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I want to know how many finite fields with 10 elements there are. I know for example $\mathbb Z_{11}$ is one of them. How can I count all the possible polynomial fields or even something like $\mathbb Z^{*}_{p}$? Or is $\mathbb Z_{11}$ the only one?

thank you for your help


marked as duplicate by Jyrki Lahtonen abstract-algebra Dec 6 '18 at 10:22

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    $\begingroup$ $\mathbb Z_{11}$ has $11$ elements. $\endgroup$ – lulu Jul 9 '17 at 14:24
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    $\begingroup$ The number of elements of a finite field must be a prime power, so there is no field with $10$ elements $\endgroup$ – Peter Jul 9 '17 at 14:32
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    $\begingroup$ A field $(P,+,*)$ itself is an abelian group for $(P,+)$, so if $P$ is non-trivial, then it has to be a $p$-field for some prime $p$. $\endgroup$ – Ivon Jul 9 '17 at 14:37
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    $\begingroup$ For every prime number $p$ and every positive integer $n$, there exist finite fields of order $p^n$, and all fields of this order are isomorphic. $\endgroup$ – Omnomnomnom Jul 9 '17 at 14:38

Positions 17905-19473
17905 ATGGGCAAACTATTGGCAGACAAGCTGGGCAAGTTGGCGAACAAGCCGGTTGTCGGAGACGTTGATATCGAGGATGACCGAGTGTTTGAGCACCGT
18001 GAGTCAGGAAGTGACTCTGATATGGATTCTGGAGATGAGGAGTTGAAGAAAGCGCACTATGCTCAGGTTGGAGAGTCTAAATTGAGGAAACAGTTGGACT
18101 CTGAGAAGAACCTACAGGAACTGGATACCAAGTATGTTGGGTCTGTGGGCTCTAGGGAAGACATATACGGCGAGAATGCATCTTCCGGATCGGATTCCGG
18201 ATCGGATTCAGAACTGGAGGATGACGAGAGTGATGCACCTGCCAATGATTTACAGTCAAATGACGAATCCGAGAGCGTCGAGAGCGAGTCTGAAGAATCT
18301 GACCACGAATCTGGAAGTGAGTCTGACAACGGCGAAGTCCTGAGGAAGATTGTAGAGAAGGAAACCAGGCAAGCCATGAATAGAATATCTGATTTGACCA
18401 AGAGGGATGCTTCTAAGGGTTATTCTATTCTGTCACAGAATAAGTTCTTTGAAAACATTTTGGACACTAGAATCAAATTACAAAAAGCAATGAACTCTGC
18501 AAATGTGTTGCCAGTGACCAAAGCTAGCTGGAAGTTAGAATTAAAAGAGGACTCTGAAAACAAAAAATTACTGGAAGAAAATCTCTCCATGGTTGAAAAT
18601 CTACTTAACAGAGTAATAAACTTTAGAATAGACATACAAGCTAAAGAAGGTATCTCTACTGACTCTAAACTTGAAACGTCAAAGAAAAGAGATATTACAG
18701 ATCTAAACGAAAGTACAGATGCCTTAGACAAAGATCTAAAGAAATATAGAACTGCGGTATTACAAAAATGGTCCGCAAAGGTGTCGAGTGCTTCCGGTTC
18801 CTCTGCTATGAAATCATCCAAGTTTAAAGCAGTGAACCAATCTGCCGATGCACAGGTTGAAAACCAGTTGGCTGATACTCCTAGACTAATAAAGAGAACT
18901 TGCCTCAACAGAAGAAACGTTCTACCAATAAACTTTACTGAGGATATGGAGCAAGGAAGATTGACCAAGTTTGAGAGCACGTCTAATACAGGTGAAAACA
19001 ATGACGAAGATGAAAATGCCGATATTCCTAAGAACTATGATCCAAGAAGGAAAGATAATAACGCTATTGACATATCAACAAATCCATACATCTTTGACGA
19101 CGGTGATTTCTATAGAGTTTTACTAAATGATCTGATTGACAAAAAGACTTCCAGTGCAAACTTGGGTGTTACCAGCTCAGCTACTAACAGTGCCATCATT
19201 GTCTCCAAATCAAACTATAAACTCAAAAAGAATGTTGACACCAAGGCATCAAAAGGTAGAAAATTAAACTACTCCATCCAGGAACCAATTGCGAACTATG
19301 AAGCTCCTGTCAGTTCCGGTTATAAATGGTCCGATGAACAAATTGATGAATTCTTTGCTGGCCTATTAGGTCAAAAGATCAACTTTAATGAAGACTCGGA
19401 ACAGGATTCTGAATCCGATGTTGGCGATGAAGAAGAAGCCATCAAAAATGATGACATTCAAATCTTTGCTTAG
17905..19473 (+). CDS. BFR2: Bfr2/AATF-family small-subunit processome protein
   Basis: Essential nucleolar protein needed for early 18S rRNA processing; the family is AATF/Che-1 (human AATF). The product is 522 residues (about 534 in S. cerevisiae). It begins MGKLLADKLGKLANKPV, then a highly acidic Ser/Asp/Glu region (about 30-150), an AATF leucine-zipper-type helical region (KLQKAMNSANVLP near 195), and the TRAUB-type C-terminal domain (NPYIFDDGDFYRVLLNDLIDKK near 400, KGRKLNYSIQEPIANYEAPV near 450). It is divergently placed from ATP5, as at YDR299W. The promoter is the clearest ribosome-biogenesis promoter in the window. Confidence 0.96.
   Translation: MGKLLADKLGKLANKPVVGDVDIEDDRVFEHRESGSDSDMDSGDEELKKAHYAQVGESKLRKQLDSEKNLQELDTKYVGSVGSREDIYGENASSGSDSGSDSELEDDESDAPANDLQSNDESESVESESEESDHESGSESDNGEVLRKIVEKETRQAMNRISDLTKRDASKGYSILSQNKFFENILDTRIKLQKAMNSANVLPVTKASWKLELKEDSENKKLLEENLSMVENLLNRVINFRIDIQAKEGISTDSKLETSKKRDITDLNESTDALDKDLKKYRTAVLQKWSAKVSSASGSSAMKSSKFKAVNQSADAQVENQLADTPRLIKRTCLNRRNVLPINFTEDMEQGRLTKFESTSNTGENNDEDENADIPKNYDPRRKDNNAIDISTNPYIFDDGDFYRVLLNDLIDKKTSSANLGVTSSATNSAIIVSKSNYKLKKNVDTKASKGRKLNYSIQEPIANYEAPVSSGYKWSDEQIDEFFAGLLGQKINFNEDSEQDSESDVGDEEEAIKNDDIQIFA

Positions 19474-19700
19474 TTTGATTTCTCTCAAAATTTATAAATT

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    $\begingroup$ A finite field is also called a galois field. $\endgroup$ – Peter Jul 9 '17 at 14:40

None. A finite field $F$ always has a prime subfield $\mathbf F_p=\mathbf Z/p\mathbf Z$ for some prime $p$ ($p$ is the smallest natural number $n$ such that $n\cdot 1=0$) and it is a finite dimensional vector space over this prime field, hence if its dimension is $r$, it has $p^r$ elements. As a consequence, the cardinality of a finite field is some power of a prime number.

  • $\begingroup$ Yeah you are right, it is $\mathbb Z \to F$. I was preoccupied just now. $\endgroup$ – Ivon Jul 9 '17 at 15:01

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